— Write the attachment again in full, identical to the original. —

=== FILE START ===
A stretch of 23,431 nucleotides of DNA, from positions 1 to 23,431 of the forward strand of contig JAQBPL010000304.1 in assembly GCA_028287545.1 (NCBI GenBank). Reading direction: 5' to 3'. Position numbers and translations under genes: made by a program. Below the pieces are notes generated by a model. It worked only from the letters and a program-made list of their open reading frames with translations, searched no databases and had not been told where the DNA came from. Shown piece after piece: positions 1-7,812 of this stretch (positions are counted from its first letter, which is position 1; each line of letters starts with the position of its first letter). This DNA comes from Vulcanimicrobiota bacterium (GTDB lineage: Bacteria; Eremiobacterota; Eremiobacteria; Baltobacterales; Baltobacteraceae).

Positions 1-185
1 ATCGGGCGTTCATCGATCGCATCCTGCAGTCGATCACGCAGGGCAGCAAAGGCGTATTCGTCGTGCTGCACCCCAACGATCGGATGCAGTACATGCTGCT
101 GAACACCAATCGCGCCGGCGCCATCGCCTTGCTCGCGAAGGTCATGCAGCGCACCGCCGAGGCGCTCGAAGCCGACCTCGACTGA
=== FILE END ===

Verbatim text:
A stretch of 23,431 nucleotides of DNA, from positions 1 to 23,431 of the forward strand of contig JAQBPL010000304.1 in assembly GCA_028287545.1 (NCBI GenBank). Reading direction: 5' to 3'. Position numbers and translations under genes: made by a program. Below the pieces are notes generated by a model. It worked only from the letters and a program-made list of their open reading frames with translations, searched no databases and had not been told where the DNA came from. Shown piece after piece: positions 1-7,812 of this stretch (positions are counted from its first letter, which is position 1; each line of letters starts with the position of its first letter). This DNA comes from Vulcanimicrobiota bacterium (GTDB lineage: Bacteria; Eremiobacterota; Eremiobacteria; Baltobacterales; Baltobacteraceae).

Positions 1-185
1 ATCGGGCGTTCATCGATCGCATCCTGCAGTCGATCACGCAGGGCAGCAAAGGCGTATTCGTCGTGCTGCACCCCAACGATCGGATGCAGTACATGCTGCT
101 GAACACCAATCGCGCCGGCGCCATCGCCTTGCTCGCGAAGGTCATGCAGCGCACCGCCGAGGCGCTCGAAGCCGACCTCGACTGA